Serial murder of prostitutes has become a major problem in this country. In the last ten years, more than 100 women have been murdered on the West Coast by no more than three men. Most of the victims have been Black. Task forces set up to apprehend serial killers find it difficult to get cooperation from prostitutes and pimps. One reason for the non-cooperation is that police departments generally intensify crackdowns on street prostitutes, set up sting operations to recruit and arrest women willing to work for massage parlors. This is not a move that encourages prostitutes to freely come forth with information that could help bring these killers to justice.
Violence by pimps, while not as common as popularly assumed, does exist, and must be looked at in the context of domestic violence, a serious problem in the United States. Unfortunately, when prostitutes try to get help from the police because of battery and other violence done by pimps, who they often love, the police often press charges instead on pimping and pandering charges. Because the women are often unwilling to testify on those charges, police often arrest the women on prostitution charges in order to pressure them to testify against their pimps. If it was proposed that wives who are abused by their spouses should be arrested to force them to testify against their husbands, the ludicrousness of such an argument would be exposed for what it is.
The laws against rape, sexual assault, battery, and murder should be enforced against the perpetrators of those offenses against prostitutes on the same basis as if the victims were nuns, housewives, secretaries, movie stars, etc. The crime is the violence, not the lifestyle of the victim.
Police departments should be very clear in their policies opposing the use of force in the course of arrest. When certain police officers develop a reputation for brutality, regardless of whether the women press charges, the officer should be required to get some sort of counseling. When certain officers receive a large number of complaints through the Internal Affairs Bureau or other departmental investigation agency, even if the complaints are determined to be "unfounded," the officers should be required to get counseling. A certain number of complaints, regardless of the outcome, should be an indication of a problem, and if the problem does not stop, grounds for removal from the vice squad or the department, depending on the nature of the complaints.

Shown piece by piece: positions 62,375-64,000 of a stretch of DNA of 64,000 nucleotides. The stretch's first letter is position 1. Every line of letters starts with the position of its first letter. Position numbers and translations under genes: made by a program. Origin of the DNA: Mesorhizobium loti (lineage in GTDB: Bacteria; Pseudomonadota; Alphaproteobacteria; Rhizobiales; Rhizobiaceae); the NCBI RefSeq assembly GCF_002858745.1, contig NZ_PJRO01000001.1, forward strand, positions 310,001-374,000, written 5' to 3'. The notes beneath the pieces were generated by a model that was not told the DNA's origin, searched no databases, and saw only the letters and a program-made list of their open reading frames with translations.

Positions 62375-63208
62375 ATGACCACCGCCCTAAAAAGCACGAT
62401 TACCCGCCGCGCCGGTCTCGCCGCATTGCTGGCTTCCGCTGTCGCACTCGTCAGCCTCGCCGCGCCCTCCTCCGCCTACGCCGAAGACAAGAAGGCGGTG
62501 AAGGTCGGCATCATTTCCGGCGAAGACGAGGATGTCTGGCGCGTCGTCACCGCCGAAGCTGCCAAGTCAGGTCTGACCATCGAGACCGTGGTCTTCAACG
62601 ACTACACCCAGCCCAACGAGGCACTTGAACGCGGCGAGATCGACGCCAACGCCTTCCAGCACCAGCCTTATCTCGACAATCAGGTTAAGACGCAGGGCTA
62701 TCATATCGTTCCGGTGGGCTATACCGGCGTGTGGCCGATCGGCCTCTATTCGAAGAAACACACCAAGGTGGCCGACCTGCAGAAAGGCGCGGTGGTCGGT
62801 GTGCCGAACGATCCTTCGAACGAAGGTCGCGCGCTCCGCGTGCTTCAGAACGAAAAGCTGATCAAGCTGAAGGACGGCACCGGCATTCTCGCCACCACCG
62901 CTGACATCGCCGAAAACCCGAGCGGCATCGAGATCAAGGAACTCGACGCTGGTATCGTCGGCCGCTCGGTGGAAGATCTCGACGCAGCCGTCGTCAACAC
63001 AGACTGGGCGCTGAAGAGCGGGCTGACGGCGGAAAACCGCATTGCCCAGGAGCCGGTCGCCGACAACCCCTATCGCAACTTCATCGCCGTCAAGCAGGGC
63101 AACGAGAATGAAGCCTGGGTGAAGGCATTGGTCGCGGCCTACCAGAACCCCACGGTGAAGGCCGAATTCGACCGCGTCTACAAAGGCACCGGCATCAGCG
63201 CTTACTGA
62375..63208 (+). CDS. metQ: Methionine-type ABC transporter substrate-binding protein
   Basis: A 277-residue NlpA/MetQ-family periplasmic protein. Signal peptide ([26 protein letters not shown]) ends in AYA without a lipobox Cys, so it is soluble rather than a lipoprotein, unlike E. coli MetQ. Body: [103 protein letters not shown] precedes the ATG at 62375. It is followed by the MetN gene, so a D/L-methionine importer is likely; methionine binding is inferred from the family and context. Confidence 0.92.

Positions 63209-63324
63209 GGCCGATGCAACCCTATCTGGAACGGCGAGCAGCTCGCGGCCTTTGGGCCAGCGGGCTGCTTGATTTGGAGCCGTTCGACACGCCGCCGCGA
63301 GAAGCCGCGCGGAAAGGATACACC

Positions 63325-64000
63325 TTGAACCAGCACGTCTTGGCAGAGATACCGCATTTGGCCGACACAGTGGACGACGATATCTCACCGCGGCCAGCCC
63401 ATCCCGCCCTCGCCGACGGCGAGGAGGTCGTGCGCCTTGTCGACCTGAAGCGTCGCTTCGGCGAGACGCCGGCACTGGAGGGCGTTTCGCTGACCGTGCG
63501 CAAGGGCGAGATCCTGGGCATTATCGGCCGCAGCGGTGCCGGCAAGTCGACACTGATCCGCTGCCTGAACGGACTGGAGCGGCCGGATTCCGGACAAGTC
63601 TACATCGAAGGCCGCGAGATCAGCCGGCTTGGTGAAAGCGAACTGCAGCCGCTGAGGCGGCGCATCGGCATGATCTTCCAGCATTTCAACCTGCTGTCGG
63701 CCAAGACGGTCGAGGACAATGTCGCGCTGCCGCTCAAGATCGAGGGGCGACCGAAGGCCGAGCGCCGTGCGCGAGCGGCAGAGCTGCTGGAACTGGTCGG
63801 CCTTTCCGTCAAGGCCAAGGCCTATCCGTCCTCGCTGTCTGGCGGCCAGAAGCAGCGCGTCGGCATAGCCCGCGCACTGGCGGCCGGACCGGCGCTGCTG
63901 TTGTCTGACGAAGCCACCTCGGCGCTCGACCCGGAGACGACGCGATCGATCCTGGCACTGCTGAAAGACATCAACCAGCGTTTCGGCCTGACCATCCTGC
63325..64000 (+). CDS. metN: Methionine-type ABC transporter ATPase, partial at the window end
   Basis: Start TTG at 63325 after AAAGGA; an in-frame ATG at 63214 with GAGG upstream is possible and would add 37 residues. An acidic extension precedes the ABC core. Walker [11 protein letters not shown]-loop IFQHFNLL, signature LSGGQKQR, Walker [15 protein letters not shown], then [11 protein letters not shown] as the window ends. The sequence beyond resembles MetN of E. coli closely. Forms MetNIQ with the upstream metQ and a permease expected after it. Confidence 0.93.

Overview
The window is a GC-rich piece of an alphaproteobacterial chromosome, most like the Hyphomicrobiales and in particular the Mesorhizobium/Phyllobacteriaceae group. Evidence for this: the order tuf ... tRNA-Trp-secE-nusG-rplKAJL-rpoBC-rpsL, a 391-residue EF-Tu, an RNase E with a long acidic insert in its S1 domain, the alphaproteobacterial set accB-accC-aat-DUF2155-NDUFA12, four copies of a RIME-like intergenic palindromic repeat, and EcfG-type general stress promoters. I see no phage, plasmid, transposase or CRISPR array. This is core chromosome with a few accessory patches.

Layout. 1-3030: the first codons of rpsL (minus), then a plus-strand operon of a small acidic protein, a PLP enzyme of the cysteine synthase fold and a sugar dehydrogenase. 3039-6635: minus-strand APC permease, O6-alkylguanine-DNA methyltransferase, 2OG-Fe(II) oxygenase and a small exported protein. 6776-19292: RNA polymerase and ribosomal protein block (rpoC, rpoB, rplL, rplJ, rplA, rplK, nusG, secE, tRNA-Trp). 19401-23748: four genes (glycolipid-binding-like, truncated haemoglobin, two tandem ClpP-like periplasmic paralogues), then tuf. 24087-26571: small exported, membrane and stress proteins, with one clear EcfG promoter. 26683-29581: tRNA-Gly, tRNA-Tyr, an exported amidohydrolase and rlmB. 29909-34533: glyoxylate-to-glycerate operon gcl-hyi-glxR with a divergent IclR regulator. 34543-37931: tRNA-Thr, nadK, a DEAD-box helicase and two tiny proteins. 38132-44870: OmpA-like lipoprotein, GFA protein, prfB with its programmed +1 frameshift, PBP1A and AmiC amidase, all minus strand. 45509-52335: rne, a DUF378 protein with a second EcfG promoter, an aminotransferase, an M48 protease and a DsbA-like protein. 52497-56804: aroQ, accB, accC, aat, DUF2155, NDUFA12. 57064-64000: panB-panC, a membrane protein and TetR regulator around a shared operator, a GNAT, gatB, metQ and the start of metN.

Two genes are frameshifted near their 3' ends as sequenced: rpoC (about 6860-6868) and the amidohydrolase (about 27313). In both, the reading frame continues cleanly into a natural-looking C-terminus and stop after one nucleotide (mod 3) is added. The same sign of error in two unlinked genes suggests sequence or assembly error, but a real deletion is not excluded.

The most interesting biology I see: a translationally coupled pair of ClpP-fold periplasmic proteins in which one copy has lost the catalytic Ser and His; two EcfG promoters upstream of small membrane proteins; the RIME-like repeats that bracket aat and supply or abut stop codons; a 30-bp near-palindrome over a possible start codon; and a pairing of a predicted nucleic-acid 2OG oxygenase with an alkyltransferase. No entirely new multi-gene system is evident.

The laws regarding pimping and pandering should be replaced with laws that deal only with the use of fraud, deceit, force, or the threat of force to coerce someone into working as a prostitute or pornography performer, and such abuse should be considered to be a form of sexual assault. Other violence by pimps, lovers, and husbands of prostitutes should be prosecuted as violence, not as "living off the earnings of a prostitute" or "encouraging someone to work as a prostitute."